October 19, 2007
If you are familiar with the streets of Shoreditch you will no doubt have seen the work Eine.
Eine is one of London’s most prolific and original street artists having started his career
over twenty five years ago as a common vandal he has toned and developed his unique
style into something which has been described as “the Fiona Rae of graffiti and spray
Eine specialises in producing huge letters on shop fronts across London. A “Writer”
who has close associations with Banksy, it has recently been said that “Eine is doing for
letters of the alphabet what Banksy did for rats and smiley Policeman”.
Eine is a renowned London based “Writer” who specialises in the central element of all
graffiti, the letter. From single letters to complex and wry combinations, Eine’s alphabet
can be found throughout London. Huge individual letters on shop shutters, in a style he
has made his own. Originality, a distinctive style and a clear profile that sets his or her
letters apart from all others is a key goal for any “Writer”. Eine’s letters transgress the
usual stylised image devised to depict form and emotion, and through a combination of
colour, placement and size, become fully formed and unique personalities in their own
September 10, 2007
With LF’s interest in airports and wayfinding, here is someone’s wry look at the subject! (from bbc.co.uk’s ‘h2g2’ site): http://www.bbc.co.uk/dna/h2g2/A2356085
September 10, 2007
For those of us who have been at festivals in our youth and long to go back only to be put off by, toilets, camping, mud, privacy and general cleanliness, Richard Collier has come up with a revolutionary idea for the aging hippy, peter pan, or metro men. Next year could see the return of the 70’s,80s and 90’s teens heading out in their old pumps rocking it like the good old days! Steve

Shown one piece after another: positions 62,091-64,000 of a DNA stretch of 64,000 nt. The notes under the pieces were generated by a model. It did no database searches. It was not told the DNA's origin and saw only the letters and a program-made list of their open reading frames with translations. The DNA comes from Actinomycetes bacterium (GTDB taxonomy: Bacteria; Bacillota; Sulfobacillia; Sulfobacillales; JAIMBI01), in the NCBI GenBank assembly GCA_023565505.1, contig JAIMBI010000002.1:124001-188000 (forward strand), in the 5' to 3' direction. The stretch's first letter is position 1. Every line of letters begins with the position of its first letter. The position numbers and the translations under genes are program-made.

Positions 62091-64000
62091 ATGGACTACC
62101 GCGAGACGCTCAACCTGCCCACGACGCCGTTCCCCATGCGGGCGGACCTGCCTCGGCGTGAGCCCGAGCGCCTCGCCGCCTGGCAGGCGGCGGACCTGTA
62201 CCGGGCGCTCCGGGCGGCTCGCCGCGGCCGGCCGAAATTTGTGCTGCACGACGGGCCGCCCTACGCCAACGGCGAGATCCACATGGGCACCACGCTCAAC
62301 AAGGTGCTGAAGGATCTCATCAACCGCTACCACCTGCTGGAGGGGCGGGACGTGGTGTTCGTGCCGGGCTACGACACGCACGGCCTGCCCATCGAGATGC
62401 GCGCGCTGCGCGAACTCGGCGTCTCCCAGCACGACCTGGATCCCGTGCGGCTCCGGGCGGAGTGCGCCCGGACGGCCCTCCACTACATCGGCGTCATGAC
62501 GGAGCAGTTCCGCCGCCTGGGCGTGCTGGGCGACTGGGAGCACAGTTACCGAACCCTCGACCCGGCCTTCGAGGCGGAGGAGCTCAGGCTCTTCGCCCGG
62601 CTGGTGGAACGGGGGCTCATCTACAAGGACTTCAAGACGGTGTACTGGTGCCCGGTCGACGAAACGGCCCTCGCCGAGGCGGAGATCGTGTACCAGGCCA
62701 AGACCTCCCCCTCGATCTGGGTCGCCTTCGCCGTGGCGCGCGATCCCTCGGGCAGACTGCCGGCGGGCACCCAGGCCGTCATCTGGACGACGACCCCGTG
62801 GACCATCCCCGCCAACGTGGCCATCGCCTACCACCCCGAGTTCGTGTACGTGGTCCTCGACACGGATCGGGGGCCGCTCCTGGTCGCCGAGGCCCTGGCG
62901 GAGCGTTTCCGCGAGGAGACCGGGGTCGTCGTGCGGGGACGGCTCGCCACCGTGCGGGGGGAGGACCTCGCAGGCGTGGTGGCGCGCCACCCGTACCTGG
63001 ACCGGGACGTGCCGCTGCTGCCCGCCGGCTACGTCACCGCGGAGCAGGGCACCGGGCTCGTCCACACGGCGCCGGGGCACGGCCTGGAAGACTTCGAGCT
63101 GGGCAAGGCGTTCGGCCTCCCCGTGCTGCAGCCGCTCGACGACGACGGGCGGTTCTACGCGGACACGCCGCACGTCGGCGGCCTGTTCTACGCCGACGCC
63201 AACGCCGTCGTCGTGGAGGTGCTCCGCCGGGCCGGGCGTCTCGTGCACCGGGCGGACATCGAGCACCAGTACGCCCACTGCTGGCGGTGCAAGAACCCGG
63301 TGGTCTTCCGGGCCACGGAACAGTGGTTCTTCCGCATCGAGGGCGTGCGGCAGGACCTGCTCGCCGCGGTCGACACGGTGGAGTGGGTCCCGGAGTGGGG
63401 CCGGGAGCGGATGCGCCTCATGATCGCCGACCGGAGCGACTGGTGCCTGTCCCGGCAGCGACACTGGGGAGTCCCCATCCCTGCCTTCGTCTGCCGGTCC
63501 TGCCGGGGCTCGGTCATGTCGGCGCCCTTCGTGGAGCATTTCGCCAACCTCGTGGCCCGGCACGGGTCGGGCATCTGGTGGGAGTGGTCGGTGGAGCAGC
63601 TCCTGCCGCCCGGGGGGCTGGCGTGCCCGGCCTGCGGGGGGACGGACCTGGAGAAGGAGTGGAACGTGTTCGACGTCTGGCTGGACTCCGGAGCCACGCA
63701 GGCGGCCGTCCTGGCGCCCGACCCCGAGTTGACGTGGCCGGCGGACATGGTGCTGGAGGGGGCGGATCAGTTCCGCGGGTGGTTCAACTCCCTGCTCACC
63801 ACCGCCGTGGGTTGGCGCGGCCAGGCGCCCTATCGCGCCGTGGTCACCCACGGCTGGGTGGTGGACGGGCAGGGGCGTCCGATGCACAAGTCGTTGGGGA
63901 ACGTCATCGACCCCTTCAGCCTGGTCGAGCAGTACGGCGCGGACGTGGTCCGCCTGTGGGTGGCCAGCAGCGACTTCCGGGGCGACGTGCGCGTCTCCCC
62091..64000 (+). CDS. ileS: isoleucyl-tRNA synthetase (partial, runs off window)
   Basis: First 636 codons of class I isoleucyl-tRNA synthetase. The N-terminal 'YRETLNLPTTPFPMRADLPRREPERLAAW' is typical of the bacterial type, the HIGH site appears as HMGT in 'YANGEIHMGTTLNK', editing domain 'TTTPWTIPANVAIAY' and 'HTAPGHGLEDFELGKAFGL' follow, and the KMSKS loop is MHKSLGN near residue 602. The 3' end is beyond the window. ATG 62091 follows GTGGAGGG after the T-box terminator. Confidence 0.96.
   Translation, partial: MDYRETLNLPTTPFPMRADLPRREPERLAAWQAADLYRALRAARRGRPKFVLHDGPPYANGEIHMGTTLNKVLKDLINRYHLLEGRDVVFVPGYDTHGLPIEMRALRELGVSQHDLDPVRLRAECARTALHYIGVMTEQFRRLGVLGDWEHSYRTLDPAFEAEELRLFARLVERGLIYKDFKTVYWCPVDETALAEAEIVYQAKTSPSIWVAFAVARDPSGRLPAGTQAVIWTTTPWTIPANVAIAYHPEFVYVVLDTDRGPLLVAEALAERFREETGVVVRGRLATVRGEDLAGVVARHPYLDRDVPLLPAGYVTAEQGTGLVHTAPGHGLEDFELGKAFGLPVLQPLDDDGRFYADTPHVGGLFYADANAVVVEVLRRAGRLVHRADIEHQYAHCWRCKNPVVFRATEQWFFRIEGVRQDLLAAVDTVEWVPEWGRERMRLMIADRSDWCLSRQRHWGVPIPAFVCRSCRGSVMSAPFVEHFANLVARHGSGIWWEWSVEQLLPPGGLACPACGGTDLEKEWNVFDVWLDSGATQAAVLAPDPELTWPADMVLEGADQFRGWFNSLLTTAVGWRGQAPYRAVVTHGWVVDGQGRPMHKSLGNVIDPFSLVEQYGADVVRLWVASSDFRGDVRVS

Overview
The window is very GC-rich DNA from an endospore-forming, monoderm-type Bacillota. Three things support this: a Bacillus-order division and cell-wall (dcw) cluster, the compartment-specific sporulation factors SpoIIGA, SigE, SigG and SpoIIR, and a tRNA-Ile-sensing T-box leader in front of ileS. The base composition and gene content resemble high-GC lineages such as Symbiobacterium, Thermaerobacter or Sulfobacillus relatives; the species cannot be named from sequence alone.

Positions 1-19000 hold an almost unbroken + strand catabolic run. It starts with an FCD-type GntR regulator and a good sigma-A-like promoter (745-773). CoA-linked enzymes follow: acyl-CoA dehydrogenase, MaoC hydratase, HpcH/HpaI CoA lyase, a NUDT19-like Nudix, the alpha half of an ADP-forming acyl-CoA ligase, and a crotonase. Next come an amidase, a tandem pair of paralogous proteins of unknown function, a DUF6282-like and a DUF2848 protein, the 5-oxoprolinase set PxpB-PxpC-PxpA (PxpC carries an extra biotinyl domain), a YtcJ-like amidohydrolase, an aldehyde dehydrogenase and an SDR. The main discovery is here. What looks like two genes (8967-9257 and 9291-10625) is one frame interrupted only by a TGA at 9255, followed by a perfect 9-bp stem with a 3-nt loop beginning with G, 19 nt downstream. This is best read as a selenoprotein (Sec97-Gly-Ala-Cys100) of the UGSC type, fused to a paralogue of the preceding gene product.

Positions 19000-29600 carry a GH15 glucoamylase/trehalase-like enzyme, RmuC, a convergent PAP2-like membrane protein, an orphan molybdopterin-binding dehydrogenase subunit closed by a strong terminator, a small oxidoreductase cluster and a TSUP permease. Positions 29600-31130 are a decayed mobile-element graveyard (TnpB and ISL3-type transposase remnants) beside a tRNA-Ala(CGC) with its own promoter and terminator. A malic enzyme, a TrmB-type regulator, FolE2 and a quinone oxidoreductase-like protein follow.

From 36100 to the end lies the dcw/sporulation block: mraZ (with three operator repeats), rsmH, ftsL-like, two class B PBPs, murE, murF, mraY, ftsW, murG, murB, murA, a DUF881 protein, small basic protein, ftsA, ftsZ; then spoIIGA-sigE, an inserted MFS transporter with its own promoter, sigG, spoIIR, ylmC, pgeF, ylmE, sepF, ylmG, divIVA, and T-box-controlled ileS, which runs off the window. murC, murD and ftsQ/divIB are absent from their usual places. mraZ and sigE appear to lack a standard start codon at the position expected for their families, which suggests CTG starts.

September 5, 2007
I caught an item on BBC1 that reminded me of something that’s been bugging me for ages – road signs. It’s hard to believe that today we are still stuck with crude graphic representations to symbolise people, objects and actions. The feature on BBC1 was a complaint about this sign that represents elderly people. There are some quite humorous definitions here. It would be interesting to know how these things come about, who designs them, who approves them etc. I found an interesting explanation from the British Medical Journal of how this particular sign came about, what it stands for and what the diagnosis is:
The traffic sign for elderly or disabled people crossing the road was introduced in the United Kingdom in 1981 after a children’s competition. It portrays a silhouette of a man with a flexed posture using a cane and leading a kyphotic (abnormality of the vertebral column) woman. The same sign is also used for frail, disabled, or blind people, even though many of these people are not old. The sign implies that osteopaenic vertebral collapse and the need for mobility aids are to be expected with physical disability as well as with advancing age.
I think it’s about time for a re-design. If anyone has other gems, we would love to see them. John.
February 20, 2007
Ptolemy Elrington started creating fish out of discarded hubcaps over ten years ago. He takes something that is automatically rubbish when on the side of the road and transforms it into something which gives people a great deal more pleasure.
‘My fish try to say things about our wasteful society’
‘Hubcap Creatures’ as they are known have become best sellers, making a name for themselves as highly desirable consumer durables and creating a massive impact in the media, FHM magazine has labeled them ‘masterpieces’,’ cool’ and ‘bloody brilliant’. The Daily Mail has praised the Hubcap Creatures ‘unique style’ and Ptolemy has made several appearances on national TV, most notably ‘Richard and Judy’ and ‘Art Attack’.